After briefly dissolving the band, Brian and Merry returned to Merry's home turf in the Pacific Northwest and continued making music as a duo while re-establishing Mutiny Studios in Portland, OR. In 2016, the couple decided to re-introduce The Mutineers as a rock n' roll duo, defiantly pushing forward after their terrible loss. Live at B-Side (2016) was recorded completely live and in full-takes with no added instruments or overdubs. It featured 7 new songs and 5 previously recorded tracks in an effort to show how Mathusek’s writing was evolving and how the duo would honor their past. The heartfelt opener, “Barbara,” is a final goodbye to an earlier life that they would never be able to return to. Months after the new release, The Mutineers packed up their apartment and began what would become 3 years of touring and living on the road. 

While they were not out on tour, they spent their time on a farm in Cathlamet, WA, a rural town of about 1,000 people on the Columbia River. The breathtaking landscape, the decaying remnants of old villages, and the natural rhythm of the mighty river provided the inspiration and backdrop for their next two EP releases, Threshold (2018) and No Winter (2020). Both recordings continued their collaboration with Raymond Richards who had also engineered and mixed Live at B-Side. With the help of Richards’ own performances on multiple instruments, The Mutineers released their first fully produced recordings since 2011’s Dirge. They put the two EPs together and released their first 12” vinyl record just as the Covid pandemic forced a lockdown of the country.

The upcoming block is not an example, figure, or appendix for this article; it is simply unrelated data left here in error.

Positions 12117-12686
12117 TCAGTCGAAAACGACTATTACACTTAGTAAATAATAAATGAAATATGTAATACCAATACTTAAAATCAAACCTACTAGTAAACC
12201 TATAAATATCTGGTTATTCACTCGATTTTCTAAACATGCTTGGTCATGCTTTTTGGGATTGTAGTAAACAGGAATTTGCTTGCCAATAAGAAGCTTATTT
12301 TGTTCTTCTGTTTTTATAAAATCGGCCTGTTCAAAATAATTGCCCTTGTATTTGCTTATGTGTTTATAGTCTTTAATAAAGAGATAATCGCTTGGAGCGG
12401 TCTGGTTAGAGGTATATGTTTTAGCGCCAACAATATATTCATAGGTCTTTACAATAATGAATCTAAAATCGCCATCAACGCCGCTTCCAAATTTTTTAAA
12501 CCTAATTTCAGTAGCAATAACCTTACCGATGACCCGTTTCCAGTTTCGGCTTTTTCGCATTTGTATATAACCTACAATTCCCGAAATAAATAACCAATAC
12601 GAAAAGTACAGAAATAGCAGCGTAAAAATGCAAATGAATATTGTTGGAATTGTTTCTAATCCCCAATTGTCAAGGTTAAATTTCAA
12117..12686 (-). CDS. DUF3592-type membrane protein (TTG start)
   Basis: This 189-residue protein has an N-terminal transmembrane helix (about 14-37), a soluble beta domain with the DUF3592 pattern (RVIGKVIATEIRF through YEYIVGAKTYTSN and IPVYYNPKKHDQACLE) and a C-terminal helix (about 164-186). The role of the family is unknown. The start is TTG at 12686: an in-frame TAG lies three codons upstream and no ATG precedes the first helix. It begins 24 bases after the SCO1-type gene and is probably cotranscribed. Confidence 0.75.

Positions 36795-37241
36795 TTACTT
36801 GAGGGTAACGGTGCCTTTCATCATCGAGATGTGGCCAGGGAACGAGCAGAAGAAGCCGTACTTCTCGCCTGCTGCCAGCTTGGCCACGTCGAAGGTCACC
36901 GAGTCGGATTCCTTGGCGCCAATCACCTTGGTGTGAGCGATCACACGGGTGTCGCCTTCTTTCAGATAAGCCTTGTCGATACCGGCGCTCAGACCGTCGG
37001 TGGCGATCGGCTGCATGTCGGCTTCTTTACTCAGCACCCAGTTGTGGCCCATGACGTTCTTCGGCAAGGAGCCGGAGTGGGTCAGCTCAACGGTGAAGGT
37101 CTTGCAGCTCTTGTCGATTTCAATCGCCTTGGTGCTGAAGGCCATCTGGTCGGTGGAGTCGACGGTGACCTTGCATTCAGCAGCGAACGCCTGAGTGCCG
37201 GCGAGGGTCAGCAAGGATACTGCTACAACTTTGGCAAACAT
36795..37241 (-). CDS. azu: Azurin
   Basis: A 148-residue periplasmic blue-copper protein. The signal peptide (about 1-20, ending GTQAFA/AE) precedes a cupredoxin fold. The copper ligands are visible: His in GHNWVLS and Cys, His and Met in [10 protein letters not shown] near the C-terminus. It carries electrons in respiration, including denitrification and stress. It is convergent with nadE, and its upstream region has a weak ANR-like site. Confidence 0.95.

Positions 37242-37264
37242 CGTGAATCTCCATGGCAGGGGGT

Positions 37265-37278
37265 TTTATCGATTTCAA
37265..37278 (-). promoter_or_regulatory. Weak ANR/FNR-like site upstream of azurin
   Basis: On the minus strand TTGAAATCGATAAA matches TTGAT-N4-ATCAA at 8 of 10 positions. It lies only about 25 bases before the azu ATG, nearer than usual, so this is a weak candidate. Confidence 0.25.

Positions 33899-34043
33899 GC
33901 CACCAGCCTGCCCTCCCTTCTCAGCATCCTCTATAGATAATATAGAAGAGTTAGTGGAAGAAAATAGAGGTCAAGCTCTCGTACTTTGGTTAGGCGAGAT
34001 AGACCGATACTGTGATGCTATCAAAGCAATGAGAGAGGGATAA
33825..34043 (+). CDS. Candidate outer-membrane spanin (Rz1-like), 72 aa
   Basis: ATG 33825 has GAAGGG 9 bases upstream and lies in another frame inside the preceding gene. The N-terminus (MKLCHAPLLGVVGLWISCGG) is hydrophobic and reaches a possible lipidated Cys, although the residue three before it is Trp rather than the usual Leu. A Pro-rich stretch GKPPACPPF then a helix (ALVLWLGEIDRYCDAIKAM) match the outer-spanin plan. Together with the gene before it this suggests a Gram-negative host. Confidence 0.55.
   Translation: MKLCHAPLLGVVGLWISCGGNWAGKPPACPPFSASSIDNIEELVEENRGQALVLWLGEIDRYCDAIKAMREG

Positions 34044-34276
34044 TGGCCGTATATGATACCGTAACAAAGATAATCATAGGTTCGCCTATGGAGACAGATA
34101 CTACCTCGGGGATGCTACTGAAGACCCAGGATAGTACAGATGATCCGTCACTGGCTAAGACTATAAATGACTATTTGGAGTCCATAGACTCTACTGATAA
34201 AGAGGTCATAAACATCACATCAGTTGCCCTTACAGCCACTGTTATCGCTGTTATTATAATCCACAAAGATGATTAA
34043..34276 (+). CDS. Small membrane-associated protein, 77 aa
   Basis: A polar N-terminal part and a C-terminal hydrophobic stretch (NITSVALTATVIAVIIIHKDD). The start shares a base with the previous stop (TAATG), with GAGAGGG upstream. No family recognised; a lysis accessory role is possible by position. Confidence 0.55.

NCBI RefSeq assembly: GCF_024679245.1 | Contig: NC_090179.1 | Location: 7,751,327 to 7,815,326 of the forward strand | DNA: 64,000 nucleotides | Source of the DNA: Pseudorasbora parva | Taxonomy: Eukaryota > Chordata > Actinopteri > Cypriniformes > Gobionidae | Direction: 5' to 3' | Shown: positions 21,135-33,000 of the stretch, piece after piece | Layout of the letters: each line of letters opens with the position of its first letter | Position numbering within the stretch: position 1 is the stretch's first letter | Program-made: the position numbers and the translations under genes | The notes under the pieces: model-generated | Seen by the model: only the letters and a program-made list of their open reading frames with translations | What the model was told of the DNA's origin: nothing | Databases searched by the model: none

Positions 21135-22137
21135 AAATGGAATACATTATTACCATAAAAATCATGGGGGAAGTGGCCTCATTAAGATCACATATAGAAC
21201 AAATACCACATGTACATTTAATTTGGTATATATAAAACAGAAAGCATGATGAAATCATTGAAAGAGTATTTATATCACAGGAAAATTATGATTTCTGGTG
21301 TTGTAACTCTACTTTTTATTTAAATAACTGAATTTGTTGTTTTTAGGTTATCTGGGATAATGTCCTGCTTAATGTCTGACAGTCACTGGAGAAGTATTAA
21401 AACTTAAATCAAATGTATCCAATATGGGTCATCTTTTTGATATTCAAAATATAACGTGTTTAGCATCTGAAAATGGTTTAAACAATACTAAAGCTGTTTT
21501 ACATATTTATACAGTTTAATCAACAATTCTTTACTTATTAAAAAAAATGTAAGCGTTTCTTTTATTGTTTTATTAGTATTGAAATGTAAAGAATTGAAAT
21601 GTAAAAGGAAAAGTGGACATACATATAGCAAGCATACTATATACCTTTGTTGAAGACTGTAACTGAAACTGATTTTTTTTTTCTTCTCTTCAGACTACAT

Mathusek’s early songwriting was an effort to rally people into a shared understanding of struggle and release. It was angst-filled but with a sense of humor. It touched on politics and inebriation equally. With their latest songs, The Mutineers focus more on characters who are flawed, stubborn and struggling with their demons. They wander confused, obsessed, addicted and envious, in search of happiness, understanding and love. 
 "The Mutineers capture the heart of what Americana music is, in that they sound like the sweet and sour pulse of that country’s musical heart...the perfect journey through the honest underbelly of American music. And like the music, the narratives they weave and the stories they tell come right out of the Beat writers book of grim reality, epic poems about the losers, the lost and the lonely." Dave Franklin, Dancing About Architecture